As part of the same peace building efforts in these localities, Mercy Corps has partnered with IOM and Triangle GH to develop a project proposal for the training and professional insertion of youths with funding from the French Agency for Development. This project has three specific objectives: (i) the improvement of the quality vocational training on offer, (ii) the support of professional insertion initiatives aimed at creating economic opportunities for young people and (iii) the strengthening of coordination between the State, the private sector and training centres so that training offers are in line with the needs of the labour market.
Aware of the fragility of the context, Mercy Corps and its associates deemed it necessary to conduct a conflict-sensitive analysis – also known as Do No Harm – in order to assess the feasibility of the strategies proposed by the project, the risks potentially associated with them, and the mitigation strategies to be adopted and thus make an informed decision on the various stages of implementation.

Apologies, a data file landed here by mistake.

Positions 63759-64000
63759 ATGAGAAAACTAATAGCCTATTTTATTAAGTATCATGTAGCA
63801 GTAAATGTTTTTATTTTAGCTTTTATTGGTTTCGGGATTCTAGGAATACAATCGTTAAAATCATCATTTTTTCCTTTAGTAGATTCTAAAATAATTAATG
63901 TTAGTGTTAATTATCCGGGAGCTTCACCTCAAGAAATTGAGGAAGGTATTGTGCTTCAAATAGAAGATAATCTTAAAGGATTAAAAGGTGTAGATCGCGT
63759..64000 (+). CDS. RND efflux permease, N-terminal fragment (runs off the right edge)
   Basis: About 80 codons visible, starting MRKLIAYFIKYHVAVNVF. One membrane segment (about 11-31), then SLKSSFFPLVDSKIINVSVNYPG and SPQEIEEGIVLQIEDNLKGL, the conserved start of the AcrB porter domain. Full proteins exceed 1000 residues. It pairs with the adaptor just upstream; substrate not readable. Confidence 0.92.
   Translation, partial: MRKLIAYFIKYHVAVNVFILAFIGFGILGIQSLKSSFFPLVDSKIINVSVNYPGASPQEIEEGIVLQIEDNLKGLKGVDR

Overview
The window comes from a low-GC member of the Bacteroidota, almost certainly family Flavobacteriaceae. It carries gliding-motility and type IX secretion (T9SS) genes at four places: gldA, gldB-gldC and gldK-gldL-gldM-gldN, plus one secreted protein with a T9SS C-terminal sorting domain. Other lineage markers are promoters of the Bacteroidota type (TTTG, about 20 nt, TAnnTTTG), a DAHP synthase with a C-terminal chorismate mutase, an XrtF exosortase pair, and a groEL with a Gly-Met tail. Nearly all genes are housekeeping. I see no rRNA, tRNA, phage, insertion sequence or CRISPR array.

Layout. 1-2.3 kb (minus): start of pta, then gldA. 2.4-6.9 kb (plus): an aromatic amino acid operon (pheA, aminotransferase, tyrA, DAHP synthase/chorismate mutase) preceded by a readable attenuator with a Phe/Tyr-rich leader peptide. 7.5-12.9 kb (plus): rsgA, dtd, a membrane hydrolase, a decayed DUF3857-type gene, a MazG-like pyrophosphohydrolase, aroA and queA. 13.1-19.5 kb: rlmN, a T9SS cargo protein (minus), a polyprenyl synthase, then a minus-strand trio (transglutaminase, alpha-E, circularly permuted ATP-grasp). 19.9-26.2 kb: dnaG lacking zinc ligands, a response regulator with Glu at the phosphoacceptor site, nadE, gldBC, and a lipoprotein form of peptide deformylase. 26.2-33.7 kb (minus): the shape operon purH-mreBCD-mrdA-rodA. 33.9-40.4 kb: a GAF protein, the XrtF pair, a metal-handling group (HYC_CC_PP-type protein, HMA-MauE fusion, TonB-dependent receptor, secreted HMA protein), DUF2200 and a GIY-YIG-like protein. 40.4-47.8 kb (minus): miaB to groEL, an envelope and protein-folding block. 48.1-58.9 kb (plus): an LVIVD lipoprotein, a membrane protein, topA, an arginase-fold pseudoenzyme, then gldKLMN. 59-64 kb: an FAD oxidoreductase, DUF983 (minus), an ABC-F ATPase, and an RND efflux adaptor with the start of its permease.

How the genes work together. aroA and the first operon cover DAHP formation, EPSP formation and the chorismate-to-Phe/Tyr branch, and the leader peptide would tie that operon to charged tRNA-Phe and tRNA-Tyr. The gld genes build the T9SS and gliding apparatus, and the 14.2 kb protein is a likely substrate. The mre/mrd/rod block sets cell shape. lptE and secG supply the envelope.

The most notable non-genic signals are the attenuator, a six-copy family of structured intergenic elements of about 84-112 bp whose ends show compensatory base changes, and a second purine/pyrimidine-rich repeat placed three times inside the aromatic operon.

Conducting a context analysis for each of the project’s intervention zones according to the Do No Harm/Conflict Sensitive approach, in order to identify possible measures for the prevention or mitigation of tensions/conflicts, as well as measures that can be put in place in order to consolidate peace and social cohesion in each of these zones;